Cantigas Para Semana Santa.
Completed in October 1992 in Spain, this work is complex in its origins – a life-long love of plainsong, and an abiding fascination for the story of the Passion. To that must be added the “trigger” experience of the Holy Week processions in Cadiz and Jerez seen earlier that year.
The work sets chosen Latin texts taken from the liturgy of Holy Week presenting them first in their “ancient” plainsong setting, and then contrasting them with a polyphonic “modern version”. While the plainsong and the polyphony are, at first sight, in complete contrast to one another, the intention is to bring out the latent congruence of these two musical styles, so that over the whole work they interweave and complement one another, opening up new mutual perspectives. In the process, all the key elements in the story in the Passion are recalled.
I – “HOSANNA FILIO DAVID” (Plainsong) – recounts the praises of the mob as Jesus enters Jerusalem on Palm Sunday.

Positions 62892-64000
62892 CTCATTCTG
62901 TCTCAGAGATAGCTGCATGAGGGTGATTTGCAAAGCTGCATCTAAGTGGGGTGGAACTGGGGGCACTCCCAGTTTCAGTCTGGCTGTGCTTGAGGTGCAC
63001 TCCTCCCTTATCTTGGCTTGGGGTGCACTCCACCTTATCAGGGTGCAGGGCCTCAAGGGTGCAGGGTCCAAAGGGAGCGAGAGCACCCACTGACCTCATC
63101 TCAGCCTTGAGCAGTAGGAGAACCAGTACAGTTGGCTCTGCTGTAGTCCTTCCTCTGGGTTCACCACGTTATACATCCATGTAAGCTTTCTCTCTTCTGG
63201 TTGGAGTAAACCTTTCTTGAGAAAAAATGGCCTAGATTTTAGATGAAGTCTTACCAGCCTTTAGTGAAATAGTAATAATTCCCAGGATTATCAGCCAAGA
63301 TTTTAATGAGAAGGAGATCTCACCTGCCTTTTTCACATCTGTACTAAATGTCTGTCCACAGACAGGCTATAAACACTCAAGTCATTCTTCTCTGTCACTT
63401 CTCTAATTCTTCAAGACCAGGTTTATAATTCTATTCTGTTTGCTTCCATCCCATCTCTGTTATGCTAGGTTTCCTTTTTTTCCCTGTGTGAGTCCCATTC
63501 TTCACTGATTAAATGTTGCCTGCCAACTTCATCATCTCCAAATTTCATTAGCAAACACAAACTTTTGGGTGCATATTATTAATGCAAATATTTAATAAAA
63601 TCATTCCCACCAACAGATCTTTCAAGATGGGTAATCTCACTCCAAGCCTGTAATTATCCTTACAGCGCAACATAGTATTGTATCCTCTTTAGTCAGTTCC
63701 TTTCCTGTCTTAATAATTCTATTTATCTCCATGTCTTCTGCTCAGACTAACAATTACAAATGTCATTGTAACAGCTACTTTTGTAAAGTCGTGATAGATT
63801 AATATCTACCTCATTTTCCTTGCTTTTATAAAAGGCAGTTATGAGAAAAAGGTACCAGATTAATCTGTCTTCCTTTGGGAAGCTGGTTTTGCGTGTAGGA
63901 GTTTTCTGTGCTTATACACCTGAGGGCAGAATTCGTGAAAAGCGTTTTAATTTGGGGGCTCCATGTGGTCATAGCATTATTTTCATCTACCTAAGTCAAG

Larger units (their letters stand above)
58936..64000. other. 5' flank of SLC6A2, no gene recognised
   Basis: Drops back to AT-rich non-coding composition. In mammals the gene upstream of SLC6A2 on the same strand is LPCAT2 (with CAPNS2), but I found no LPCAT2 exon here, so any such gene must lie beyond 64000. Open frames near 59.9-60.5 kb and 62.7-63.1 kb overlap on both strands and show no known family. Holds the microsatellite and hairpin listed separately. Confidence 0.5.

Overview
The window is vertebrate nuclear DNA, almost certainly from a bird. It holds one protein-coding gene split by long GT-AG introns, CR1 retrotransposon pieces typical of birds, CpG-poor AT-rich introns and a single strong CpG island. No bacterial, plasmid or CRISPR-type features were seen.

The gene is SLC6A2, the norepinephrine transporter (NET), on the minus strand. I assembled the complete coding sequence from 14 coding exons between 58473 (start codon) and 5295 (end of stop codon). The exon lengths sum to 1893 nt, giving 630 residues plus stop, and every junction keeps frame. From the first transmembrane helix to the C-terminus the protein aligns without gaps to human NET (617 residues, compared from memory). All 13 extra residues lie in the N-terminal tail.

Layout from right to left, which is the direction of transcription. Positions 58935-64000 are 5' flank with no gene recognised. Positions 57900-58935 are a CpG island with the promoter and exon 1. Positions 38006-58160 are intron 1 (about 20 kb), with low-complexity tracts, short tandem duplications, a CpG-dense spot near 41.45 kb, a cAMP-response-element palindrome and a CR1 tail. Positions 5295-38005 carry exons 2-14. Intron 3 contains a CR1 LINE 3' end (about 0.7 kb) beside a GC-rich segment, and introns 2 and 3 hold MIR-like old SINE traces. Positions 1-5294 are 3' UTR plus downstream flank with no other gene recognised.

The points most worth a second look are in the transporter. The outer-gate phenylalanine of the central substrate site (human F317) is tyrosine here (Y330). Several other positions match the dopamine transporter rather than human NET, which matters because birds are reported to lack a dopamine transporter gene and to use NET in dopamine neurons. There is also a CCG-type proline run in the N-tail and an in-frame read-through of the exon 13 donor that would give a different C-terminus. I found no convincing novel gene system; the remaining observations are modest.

II – “PUERI HEBRAEORUM” (Polyphonic) – offers a different musical perspective of the same event, but extends it to include the betrayal of Judas, the arrest of Jesus, and the desertion of Jesus’ followers. Alongside these narrative aspects the choir offers the commentary “Kyrie eleison, Christe eleison.”
III – “SENIORES POPULI CONSILIUM FECERUNT” (Plainsong) – reflects upon the plotting of Judas and the High Priests to take Jesus and kill Him.
IV – “CHRISTUS FACTUS EST” (Polyphonic) – meditates further on these events (“Christ was made obedient for us, even to the death of the cross”). It is an extended lament, more complex in form and scoring (double choir of altos, tenors, and basses, with an important role for the two solo tenor voices). Later, however, the entry of the sopranos alleviates the dark colours of the music and heralds the next stage of the story, in which the women visit the tomb, find it empty, and encounter the angel who tells them of Jesus’ resurrection.
Finally, however, the opening dark mood is recalled briefly, a kind of “memento mori”.
V – “VIDI AQUAM” (Plainsong) – a hymn of serene joy on the mystery of Easter.
VI – “HAEC DIES QUAM FECIT DOMINUS” (Polyphonic) – a kind of fanfare for voices on the same subject, but one in which the rejoicing is much more direct, and extrovert in character.
The work was commissioned by Capella Nova with the aid of the Scottish Arts Council.